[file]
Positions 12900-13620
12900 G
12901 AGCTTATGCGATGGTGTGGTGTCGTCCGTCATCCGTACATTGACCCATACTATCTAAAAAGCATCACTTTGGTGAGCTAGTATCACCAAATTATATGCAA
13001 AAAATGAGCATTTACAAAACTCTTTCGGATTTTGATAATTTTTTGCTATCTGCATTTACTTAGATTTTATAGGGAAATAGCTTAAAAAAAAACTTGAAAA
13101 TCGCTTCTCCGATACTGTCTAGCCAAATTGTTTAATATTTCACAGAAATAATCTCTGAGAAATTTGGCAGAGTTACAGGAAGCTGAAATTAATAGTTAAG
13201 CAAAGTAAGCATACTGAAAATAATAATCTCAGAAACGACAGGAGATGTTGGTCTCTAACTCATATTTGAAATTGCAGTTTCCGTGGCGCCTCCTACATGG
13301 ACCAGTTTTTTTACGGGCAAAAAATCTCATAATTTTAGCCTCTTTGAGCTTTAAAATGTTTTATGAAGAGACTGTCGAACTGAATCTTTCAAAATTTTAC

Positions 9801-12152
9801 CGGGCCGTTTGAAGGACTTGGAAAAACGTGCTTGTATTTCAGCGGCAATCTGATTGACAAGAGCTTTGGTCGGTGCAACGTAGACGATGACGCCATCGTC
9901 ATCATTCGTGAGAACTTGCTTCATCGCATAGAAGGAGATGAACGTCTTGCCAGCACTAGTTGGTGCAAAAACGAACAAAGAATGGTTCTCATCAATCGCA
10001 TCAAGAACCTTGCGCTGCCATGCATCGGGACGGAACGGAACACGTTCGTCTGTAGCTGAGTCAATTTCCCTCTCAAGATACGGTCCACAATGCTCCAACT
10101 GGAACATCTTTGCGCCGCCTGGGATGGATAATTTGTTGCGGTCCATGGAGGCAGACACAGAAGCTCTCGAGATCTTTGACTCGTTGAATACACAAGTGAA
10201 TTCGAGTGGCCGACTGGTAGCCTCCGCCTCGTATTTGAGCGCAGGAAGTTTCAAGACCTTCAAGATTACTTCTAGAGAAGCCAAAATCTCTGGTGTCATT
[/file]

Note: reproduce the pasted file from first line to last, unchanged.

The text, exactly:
Positions 12900-13620
12900 G
12901 AGCTTATGCGATGGTGTGGTGTCGTCCGTCATCCGTACATTGACCCATACTATCTAAAAAGCATCACTTTGGTGAGCTAGTATCACCAAATTATATGCAA
13001 AAAATGAGCATTTACAAAACTCTTTCGGATTTTGATAATTTTTTGCTATCTGCATTTACTTAGATTTTATAGGGAAATAGCTTAAAAAAAAACTTGAAAA
13101 TCGCTTCTCCGATACTGTCTAGCCAAATTGTTTAATATTTCACAGAAATAATCTCTGAGAAATTTGGCAGAGTTACAGGAAGCTGAAATTAATAGTTAAG
13201 CAAAGTAAGCATACTGAAAATAATAATCTCAGAAACGACAGGAGATGTTGGTCTCTAACTCATATTTGAAATTGCAGTTTCCGTGGCGCCTCCTACATGG
13301 ACCAGTTTTTTTACGGGCAAAAAATCTCATAATTTTAGCCTCTTTGAGCTTTAAAATGTTTTATGAAGAGACTGTCGAACTGAATCTTTCAAAATTTTAC

Positions 9801-12152
9801 CGGGCCGTTTGAAGGACTTGGAAAAACGTGCTTGTATTTCAGCGGCAATCTGATTGACAAGAGCTTTGGTCGGTGCAACGTAGACGATGACGCCATCGTC
9901 ATCATTCGTGAGAACTTGCTTCATCGCATAGAAGGAGATGAACGTCTTGCCAGCACTAGTTGGTGCAAAAACGAACAAAGAATGGTTCTCATCAATCGCA
10001 TCAAGAACCTTGCGCTGCCATGCATCGGGACGGAACGGAACACGTTCGTCTGTAGCTGAGTCAATTTCCCTCTCAAGATACGGTCCACAATGCTCCAACT
10101 GGAACATCTTTGCGCCGCCTGGGATGGATAATTTGTTGCGGTCCATGGAGGCAGACACAGAAGCTCTCGAGATCTTTGACTCGTTGAATACACAAGTGAA
10201 TTCGAGTGGCCGACTGGTAGCCTCCGCCTCGTATTTGAGCGCAGGAAGTTTCAAGACCTTCAAGATTACTTCTAGAGAAGCCAAAATCTCTGGTGTCATT